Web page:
Al Jennings

During the late 1880s, pulp fiction dime novels created larger-than-life myths and legends of Old West figures like Wild Bill Hickok, Belle Starr, Calamity Jane and Jesse James.  

These were followed in the 20th century by Hollywood shooting stars like Tom Mix, John Wayne and Clint Eastwood. This raises the question: Were there any who might be called intelligence challenged?

The Old West wasn’t a place for the meek. Lawmen had to be as tough and cunning as the culprits they had to deal with. Keeping the peace was a grim and deadly business, but a few did provide peace officers some comic relief. Take, for example, Al Jennings of Oklahoma.

During his long and colorful life, Jennings was a cowboy, lawyer, gunslinger, train robber, jailbird, preacher, politician, author and movie star. In his autobiography he claimed to have robbed 15 or 20 trains, but it was another exaggeration. His career only lasted 109 days before he was captured and sent to prison. He once claimed to have outshot James in a shooting match, but his math must have been skewered because James had been dead for several years at the time the match supposedly took place.

His first attempted train robbery was almost his last. Unwittingly, he stood in the middle of the tracks pointing his pistol at the approaching locomotive. The train didn’t stop, and Jennings jumped off the tracks just in time. His second attempt, Jennings used too much dynamite and accidentally blew up the express car while trying to open the safe. He did manage to salvage a jug of whisky and an armload of bananas. The third time was the charm, and the robbery netted him $27. He was captured and given a life sentence in the pen, but in 1904 he received a presidential pardon.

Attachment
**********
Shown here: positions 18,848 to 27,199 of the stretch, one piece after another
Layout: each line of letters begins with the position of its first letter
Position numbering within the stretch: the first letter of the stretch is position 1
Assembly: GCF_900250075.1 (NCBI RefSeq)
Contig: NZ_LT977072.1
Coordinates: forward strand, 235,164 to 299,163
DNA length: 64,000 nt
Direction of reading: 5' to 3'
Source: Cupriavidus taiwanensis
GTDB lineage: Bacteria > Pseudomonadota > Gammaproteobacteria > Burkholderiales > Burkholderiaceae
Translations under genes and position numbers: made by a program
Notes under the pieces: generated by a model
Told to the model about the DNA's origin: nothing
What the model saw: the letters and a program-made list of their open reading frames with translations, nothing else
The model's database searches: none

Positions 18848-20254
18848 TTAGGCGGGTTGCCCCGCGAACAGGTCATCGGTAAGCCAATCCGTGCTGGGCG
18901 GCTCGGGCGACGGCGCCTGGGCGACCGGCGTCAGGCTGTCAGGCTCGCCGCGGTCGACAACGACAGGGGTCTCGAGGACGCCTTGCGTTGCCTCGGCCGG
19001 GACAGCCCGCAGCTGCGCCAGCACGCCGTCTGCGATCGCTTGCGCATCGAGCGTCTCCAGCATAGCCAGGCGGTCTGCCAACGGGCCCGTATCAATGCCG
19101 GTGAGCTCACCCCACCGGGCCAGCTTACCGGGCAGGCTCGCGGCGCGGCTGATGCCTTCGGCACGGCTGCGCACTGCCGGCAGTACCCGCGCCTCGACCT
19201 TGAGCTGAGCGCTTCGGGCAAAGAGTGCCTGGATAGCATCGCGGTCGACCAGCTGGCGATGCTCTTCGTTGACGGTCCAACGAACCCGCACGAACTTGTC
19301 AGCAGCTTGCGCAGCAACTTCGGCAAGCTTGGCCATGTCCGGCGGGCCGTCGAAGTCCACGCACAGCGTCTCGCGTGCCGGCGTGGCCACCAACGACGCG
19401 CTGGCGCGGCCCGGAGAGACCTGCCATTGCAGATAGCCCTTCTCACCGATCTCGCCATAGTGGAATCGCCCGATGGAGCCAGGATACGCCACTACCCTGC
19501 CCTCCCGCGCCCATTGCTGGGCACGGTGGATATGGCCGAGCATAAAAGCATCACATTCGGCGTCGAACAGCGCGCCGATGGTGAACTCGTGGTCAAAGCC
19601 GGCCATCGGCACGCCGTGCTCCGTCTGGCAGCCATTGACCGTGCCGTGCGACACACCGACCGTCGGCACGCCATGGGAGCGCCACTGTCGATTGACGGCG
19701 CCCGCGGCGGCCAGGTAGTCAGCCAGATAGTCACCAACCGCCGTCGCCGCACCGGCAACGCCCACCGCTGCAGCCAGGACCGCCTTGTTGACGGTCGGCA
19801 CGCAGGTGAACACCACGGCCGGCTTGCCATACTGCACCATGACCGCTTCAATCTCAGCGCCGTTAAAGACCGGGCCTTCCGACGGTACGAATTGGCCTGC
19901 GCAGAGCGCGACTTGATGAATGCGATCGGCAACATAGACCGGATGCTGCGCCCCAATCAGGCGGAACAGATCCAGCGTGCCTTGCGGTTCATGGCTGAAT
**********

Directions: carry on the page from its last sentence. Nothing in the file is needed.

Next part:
Jennings then went into politics and ran for governor of Oklahoma. His campaign slogan was, “I promise to be honest for a year if I can hold out that long.” Jennings finished third in the primary. After, he became an evangelist, claiming passing the collection plate in church was no different than robbing passengers on a train.

Jennings decided to write his autobiography, “Beating Back,” embellishing his days as a notorious train robber, and Hollywood came calling. The movie moguls wanted to make a film and asked Jennings to star as himself. He went off to tinsel town, where he was heralded as a “real Old West outlaw.” Soon, Jennings was a celebrity. He starred, consulted and wrote the screenplays for more than 100 films.

Fortunately, by following his scripts, Jennings’ train robberies fared much better than the ones he lived.

Jennings stood only 5-foot-1 with his boots on. One might say the only thing tall about him was his tales. He married a woman a foot taller than he and always called her “the little woman.”

In later years he retired to his little ranch in San Fernando Valley and raised chickens. One evening in 1945, while listening to “The Lone Ranger Show” on his radio, Jennings was outraged to hear the Masked Man shoot the gun out of outlaw Al Jennings’ hand. “Nobody could ever shoot the gun out of Al Jennings’ hand,” he bellowed and promptly sued the Lone Ranger.

The judge and jury were thoroughly entertained by his tall tales but ruled against him and the lawsuit was thrown out of court.

Jennings had his last gunfight one night when he was sitting on his front porch and heard a noise down by the hen house. Thinking a burglar was on the prowl, Jennings accidentally shot his prize rooster.